ON BEING A REPUBLIC
When Trinidad and Tobago achieved independence on August 31st, 1962, the monarchy continued, in that, Her Majesty the Queen remained the Queen of Trinidad and Tobago and all citizens continued to owe allegiance to Her. After many years of being a monarchy, it was decided that Trinidad and Tobago should no longer be required to owe allegiance to the Queen and should therefore become a Republic having a Head of State in its own right,
Trinidad and Tobago became a Republic on August 1st, 1976. The event was celebrated as a public holiday on September 24th because this is the date when the first Parliament met under the new Republican Constitution.
To bring about such a meaningful and independent status, the conversion of the former Constitution from its character as an Order in Council of the Queen into that of an indigenous instrument of government fashioned by citizens of Trinidad and Tobago, was effected by the Parliament of Trinidad and Tobago enacting the Constitution of the Republic of Trinidad and Tobago Act, 1976.
The Constitution provides for a President who, in the exercise of his functions under the Constitution or any other law, acts in accordance with the advice of the Cabinet or a minister acting under the general authority of the Cabinet where provision is made by the constitution.
The Constitution also provides for the Prime Minister to keep the President fully informed concerning the general conduct of the government of Trinidad and Tobago and to furnish him with such information as he may request on any matter relating to the government of Trinidad and Tobago.
A principal feature of the Constitution is the inclusion of a comprehensive set of fundamental human rights and freedoms whereby all citizens of Trinidad and Tobago and minorities are provided with effective safeguards against arbitrary government and acts of the executive or other bodies or authorities which may be inconsistent with the concept of the Rule of Law.
These fundamental human rights and freedoms have been entrenched in the Constitution and any alteration of any of them can only be effected by the consent of effective majorities of both houses of Parliament.
In general, the Constitution of Trinidad and Tobago creates, fosters and encourages a truly democratic representative government and more particularly the following factors:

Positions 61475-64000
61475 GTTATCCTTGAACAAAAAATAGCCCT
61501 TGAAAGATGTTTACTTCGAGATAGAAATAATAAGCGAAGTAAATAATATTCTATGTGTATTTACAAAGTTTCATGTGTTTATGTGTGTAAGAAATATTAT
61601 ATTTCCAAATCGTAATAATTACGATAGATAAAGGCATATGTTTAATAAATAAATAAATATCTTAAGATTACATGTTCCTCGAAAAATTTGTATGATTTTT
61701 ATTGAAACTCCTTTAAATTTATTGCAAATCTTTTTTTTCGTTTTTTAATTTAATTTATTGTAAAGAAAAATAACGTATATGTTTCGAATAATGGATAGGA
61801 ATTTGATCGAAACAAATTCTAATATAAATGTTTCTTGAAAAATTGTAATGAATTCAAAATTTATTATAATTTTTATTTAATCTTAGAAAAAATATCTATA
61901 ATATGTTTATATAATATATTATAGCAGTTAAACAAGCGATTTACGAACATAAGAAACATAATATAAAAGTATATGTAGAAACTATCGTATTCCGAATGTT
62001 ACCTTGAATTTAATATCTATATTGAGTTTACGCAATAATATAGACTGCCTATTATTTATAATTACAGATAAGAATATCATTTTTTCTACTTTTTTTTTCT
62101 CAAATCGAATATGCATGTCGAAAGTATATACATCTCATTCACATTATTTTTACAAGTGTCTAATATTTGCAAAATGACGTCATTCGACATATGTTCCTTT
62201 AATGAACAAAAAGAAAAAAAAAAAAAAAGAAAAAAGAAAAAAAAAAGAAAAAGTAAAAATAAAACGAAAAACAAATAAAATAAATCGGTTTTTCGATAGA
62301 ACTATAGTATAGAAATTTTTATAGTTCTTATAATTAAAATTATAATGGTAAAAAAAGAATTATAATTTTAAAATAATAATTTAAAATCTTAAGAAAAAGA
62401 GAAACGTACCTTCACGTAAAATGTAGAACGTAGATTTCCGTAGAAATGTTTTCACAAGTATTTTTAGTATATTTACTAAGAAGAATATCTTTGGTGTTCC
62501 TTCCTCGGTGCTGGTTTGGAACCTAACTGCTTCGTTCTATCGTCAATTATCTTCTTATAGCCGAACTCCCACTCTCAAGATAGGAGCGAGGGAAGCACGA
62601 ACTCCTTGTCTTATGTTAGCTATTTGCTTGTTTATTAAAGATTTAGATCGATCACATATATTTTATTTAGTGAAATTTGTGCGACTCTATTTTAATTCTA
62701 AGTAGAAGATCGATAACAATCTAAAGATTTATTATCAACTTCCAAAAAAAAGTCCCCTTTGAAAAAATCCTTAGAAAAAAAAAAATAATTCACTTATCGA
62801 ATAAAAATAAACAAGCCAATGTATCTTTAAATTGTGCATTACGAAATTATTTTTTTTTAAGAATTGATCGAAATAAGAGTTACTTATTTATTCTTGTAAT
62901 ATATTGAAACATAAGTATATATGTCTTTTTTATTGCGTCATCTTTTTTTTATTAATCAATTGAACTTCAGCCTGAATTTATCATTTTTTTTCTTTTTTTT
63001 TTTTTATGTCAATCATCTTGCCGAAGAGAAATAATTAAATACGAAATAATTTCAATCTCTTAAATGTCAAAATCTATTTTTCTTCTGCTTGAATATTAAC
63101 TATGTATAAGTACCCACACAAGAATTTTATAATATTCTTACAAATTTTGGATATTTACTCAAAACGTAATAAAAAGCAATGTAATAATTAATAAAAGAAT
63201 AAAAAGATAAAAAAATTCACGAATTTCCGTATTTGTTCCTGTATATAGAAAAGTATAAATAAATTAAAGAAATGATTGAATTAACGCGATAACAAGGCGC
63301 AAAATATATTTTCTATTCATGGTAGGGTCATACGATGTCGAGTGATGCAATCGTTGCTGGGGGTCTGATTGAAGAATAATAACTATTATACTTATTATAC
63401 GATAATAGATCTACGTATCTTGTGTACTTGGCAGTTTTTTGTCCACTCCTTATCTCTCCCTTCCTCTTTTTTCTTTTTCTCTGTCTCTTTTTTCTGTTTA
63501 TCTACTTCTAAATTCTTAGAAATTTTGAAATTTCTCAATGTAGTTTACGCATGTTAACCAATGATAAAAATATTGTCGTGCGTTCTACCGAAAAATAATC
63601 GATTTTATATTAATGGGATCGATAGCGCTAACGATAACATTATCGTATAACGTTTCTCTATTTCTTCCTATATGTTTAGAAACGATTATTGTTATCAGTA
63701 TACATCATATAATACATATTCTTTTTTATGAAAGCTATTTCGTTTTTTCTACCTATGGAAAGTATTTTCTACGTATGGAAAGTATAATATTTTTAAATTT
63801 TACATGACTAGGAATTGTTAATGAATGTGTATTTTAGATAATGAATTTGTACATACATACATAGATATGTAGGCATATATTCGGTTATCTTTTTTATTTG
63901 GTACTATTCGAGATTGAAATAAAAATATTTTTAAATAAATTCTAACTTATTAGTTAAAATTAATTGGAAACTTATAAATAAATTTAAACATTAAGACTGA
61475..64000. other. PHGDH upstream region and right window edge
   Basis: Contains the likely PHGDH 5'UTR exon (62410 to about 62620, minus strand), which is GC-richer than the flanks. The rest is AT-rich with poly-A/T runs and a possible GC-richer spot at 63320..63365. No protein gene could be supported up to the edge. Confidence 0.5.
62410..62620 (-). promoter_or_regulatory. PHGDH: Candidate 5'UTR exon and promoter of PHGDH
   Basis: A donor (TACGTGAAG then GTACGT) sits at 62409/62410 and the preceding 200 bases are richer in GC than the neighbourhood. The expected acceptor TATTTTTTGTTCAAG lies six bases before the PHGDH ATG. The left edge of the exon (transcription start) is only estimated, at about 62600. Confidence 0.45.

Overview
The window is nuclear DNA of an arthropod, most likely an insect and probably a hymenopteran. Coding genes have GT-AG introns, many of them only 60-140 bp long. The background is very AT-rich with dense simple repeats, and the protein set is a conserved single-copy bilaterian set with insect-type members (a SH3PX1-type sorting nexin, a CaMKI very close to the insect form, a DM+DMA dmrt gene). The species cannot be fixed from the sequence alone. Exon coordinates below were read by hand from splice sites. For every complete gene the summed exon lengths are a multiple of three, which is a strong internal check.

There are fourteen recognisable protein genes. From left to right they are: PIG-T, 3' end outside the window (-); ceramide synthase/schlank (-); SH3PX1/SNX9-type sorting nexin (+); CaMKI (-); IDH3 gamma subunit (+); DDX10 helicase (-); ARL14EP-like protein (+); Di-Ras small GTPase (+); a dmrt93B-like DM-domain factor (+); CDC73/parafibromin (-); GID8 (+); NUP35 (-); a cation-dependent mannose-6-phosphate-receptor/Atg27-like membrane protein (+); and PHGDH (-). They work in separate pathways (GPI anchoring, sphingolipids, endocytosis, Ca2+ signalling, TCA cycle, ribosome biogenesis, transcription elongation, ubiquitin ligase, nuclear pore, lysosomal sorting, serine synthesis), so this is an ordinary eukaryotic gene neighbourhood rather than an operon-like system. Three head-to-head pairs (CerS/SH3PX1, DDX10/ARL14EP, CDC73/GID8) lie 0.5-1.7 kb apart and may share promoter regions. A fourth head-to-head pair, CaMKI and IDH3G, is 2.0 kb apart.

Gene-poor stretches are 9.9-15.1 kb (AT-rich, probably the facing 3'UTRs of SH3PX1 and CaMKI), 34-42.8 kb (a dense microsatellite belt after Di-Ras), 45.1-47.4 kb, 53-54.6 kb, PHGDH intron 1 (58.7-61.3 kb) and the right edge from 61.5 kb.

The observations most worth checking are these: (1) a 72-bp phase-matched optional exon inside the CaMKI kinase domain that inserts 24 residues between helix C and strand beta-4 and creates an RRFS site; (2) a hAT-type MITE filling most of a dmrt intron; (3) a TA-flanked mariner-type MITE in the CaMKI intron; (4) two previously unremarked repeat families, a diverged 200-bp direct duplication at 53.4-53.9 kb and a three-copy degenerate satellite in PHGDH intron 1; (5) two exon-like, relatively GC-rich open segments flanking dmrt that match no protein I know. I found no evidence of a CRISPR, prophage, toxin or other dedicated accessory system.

- Its recognition and acceptance of fundamental human rights and freedoms to be enjoyed by all regardless of race, colour, sex, language, religion, political or other opinion, national or social origin, wealth, education, status or birth; and the incorporation of adequate machinery for the protection and enforcement of all rights and freedoms;
- The inclusion of adequate checks and balances in the Legislative, Executive and Judicial arms of Government;
- The existence of an enlightened and independent Judiciary charged and vested with the ultimate determination as to whether the law, or executive or administrative acts infringe the enshrined rights and freedoms of the individual;
- Its provision for representative government deriving its power and authority from the people, which power and authority are exercised through representatives freely chosen and responsible to them;
- Its acceptance of free periodic elections based on universal adult suffrage held by secret ballot under conditions where the right to vote is exercised without hindrance or pressure; and
- Its encouragement and built-in machinery for the creation and maintenance of an efficient, honest and impartial civil service.
The various Service Commissions created under the Constitution are intended to ensure that appointments, conditions of service, termination and retirement from the Public Service are based on uniform principles of impartiality and probity. The creation of an Integrity Commission is designed to maintain a high standard of morality in public affairs. Free and fair elections, including the delineation of constituenciesm, are for much the same reason the responsibility of the Elections and Boundaries Commission.
Above all, the Constitution firmly establishes a Cabinet system of Government under which Ministers are responsible to the legislature and, through it, to the country. General Elections are held at least every five years to give the people the opportunity of selecting a government. There exists a non-political Public Service, the members of which are expected to observe a high degree of neutrality in politics and loyalty to the government of the day. The same is expected of members of the armed forces and of the police.
Under its Republican Constitution, Trinidad and Tobago has a form of government that is truly based upon the principles as well as the practice of Parliamentary Democracy and the Rule of Law. The Republic of Trinidad and Tobago is governed by a bicameral Parliament.
Source: The Ministry of Public Administration and Information